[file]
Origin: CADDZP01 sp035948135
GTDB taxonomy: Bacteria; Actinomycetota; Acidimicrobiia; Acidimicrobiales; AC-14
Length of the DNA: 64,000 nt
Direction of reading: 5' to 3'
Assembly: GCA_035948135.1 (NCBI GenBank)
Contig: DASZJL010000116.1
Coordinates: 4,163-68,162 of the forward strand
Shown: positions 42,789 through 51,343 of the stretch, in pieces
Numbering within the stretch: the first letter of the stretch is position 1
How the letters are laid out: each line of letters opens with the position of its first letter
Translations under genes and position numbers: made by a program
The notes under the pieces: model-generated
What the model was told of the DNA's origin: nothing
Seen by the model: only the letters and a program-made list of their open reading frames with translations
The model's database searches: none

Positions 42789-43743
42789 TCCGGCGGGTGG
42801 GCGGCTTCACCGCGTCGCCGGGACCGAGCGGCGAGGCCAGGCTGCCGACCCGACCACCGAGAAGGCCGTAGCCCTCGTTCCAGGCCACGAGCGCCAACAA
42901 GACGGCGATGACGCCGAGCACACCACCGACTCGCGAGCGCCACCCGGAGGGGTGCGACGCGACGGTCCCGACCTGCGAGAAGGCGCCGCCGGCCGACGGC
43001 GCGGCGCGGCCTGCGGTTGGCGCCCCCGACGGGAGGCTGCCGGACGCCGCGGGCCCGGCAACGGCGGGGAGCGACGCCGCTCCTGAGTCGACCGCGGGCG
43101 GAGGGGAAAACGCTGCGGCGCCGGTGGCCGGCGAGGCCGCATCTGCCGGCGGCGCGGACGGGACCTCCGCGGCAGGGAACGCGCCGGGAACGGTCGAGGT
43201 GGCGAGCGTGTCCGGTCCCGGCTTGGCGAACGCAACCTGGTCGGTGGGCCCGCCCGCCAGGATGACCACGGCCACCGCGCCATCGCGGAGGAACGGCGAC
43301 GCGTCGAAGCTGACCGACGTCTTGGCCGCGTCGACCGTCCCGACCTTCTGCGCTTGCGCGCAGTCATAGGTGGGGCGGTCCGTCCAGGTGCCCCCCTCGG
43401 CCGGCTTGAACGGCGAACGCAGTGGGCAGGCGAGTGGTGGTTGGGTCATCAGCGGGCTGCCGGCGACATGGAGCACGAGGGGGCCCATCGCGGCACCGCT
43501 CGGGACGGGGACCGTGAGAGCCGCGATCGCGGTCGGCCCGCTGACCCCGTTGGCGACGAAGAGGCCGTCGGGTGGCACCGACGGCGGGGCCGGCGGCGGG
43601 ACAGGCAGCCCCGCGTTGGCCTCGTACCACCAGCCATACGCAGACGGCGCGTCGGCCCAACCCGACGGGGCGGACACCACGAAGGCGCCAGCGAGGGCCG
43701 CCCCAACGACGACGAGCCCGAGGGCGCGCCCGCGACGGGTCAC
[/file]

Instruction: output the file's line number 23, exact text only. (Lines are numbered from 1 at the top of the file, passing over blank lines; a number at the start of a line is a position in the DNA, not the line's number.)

43301 GCGTCGAAGCTGACCGACGTCTTGGCCGCGTCGACCGTCCCGACCTTCTGCGCTTGCGCGCAGTCATAGGTGGGGCGGTCCGTCCAGGTGCCCCCCTCGG